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Nevada’s proposed Yucca Mountain nuclear waste repository may be gaining momentum under President Trump

The thing about Yucca Mountain is the momentum.

During the Reagan administration, the proposed nuclear waste repository got its biggest boost, as Congress passed the Nuclear Waste Policy Act. In 1987, the act was amended to focus exclusively on Yucca Mountain, 90 miles northwest of Las Vegas.

Since then, more than $12 billion has been spent studying the idea of burying thousands of tons of high-level waste deep inside Yucca Mountain. That’s a lot of momentum.

But that momentum slowed over the years, as Presidents Bill Clinton and Barack Obama blocked the project. But more than the presidents, former Nevada Sen. Harry Reid stood on the brakes and quashed Yucca’s momentum and its funding.

Today, the proposed repository sits empty, behind a fence, unused and unready for its intended mission. Starved of attention and money, it would need billions before the first pound of waste could be placed inside.

But now, momentum may be building again.

At a meeting of Hispanics in Politics on Wednesday, former Gov. Robert List — a lawyer who formerly represented pro-Yucca interests — offered up reasons why.

First, Reid is gone from the Senate. With him went the outsized clout that comes with a majority or minority leader. Nevada lost not only Reid’s seniority and his contacts, but also his knowledge of the legislative process.

Second, Obama is gone from the White House, replaced by a president much more sympathetic to Yucca Mountain than his predecessor. But even more than that, Trump lost Nevada in 2016, and owes the state no political favors.

Third, there’s no prominent Nevadan close enough to the president to try to persuade him to abandon Yucca. Gov. Brian Sandoval’s candidate was John Kasich, and he’s since differed with the president publicly on health care and the border wall. Sen. Dean Heller wasn’t a Trump guy, either, and has disagreed with the president, too.

In fact, the only pro-Trump member of the Nevada delegation is Rep. Mark Amodei, but he’s open to discussing Yucca Mountain. The rest of the delegation — Democrats all — are in the minority and relatively powerless. “Our clout in Washington has diminished substantially,” List said.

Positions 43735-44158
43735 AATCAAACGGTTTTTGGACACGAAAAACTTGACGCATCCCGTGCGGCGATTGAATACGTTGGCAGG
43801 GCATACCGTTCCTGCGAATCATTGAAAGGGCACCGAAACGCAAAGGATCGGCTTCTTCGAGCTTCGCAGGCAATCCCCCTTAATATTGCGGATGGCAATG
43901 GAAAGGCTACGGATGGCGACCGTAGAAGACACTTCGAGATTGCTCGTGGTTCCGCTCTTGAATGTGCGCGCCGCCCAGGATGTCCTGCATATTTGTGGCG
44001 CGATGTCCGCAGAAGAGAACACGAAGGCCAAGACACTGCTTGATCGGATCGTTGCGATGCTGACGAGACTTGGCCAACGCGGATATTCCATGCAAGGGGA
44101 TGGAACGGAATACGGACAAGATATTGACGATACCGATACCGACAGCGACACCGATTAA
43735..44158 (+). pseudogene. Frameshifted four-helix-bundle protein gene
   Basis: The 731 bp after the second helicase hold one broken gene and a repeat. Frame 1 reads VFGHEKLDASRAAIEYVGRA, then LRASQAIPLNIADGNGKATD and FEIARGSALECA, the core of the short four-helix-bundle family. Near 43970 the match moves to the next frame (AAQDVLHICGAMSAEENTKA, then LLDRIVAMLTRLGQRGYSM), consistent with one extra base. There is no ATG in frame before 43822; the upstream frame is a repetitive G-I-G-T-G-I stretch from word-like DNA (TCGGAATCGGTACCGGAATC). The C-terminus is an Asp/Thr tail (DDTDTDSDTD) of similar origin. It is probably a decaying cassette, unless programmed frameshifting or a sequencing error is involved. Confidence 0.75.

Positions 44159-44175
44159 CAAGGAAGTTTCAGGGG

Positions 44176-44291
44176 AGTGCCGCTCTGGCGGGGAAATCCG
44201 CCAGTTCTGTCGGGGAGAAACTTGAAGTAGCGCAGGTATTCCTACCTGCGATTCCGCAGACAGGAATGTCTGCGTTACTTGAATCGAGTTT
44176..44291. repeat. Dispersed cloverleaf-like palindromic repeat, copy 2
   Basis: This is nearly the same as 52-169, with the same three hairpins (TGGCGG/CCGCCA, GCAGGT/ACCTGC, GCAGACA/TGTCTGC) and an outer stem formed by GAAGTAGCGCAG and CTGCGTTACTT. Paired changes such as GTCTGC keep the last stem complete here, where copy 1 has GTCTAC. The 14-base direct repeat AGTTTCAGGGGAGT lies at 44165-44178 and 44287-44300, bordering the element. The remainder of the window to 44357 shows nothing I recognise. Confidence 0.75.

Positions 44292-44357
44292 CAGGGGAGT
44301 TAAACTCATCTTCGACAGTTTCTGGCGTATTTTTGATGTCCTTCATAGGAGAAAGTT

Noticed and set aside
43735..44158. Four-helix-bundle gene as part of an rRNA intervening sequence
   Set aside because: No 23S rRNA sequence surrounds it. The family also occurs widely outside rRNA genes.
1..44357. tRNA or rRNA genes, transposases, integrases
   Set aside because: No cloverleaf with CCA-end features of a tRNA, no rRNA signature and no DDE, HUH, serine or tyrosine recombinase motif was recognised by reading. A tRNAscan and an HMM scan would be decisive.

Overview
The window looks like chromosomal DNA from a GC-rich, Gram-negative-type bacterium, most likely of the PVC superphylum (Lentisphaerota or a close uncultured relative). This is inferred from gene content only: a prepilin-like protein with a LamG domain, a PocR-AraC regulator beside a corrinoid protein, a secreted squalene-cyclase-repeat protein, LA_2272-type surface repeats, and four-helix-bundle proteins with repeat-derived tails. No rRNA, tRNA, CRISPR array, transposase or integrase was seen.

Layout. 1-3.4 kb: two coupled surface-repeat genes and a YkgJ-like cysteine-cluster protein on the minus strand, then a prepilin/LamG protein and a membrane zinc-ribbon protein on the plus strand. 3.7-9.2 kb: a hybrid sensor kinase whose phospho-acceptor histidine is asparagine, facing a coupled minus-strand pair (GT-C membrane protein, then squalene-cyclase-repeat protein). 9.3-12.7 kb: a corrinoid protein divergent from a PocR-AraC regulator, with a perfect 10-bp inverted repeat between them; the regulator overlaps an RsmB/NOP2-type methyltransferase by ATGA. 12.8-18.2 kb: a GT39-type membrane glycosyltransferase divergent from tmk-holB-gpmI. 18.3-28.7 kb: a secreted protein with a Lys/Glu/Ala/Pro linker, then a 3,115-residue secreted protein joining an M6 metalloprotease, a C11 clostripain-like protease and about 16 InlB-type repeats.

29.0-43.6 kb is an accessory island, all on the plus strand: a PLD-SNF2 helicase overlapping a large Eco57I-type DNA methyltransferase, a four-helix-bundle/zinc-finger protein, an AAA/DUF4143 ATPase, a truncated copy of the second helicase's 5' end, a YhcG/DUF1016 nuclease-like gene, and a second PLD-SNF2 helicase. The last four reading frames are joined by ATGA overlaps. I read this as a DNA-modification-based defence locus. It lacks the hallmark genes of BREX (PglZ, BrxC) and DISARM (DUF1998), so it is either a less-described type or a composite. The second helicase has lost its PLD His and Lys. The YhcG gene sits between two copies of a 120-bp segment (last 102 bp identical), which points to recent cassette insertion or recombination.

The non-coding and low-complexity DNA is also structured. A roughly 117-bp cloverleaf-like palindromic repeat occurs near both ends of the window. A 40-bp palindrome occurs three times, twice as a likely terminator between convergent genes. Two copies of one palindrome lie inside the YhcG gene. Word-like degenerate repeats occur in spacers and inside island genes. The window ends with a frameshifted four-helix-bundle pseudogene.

Fourth, the national math hasn’t changed: Nevada’s six-member congressional delegation is vastly outnumbered by the delegations of the 33 nuclear states, which include New York, Illinois, Ohio and Florida.

And now, President Trump has called for spending $120 million to re-start Yucca. While that money was not in a stopgap spending measure passed by the House this week — which drew cheers from Nevada’s congressional Democrats — that’s a temporary victory, at best. The true test will be the budget approved for the fiscal year that starts in October.

“It is, in my judgment, moving forward,” List said.

But that doesn’t mean there’s no opposition still trying to slow Yucca’s momentum. Former Citizen Alert Executive Director Peggy Maze Johnson — who’s lived in Washington state for the past five years — came to Hispanics in Politics Wednesday to remind the audience that nuclear waste is among the most deadly substances known to man. She said the best way to deal with the waste is to glassify it and bury it in earthen berms not visible from overhead. To transport the waste, or to reprocess it as is done in France and other places, is to risk dirty bombs.

“It’s like a terrorist playground,” she said.

Johnson echoed Nevada’s main objections to Yucca, including seismic faults, the fallibility of “drip shields” that act to keep water away from waste storage casks and the vulnerability of the underground aquifer in the event waste is ever exposed.

And the money needed to complete Yucca Mountain is staggering, too. “It’s outrageous to put money back into a project that was dead,” she said.

But Yucca was never really dead, just in hibernation, lurking in the cold, black text of federal law, unchanged all these years because Reid and others knew they never had to votes to change it.

And now, Yucca is back. And it has a little bit of momentum.

Contact Steve Sebelius at SSebelius@reviewjournal.com or 702-387-5276. Follow @SteveSebelius on Twitter.

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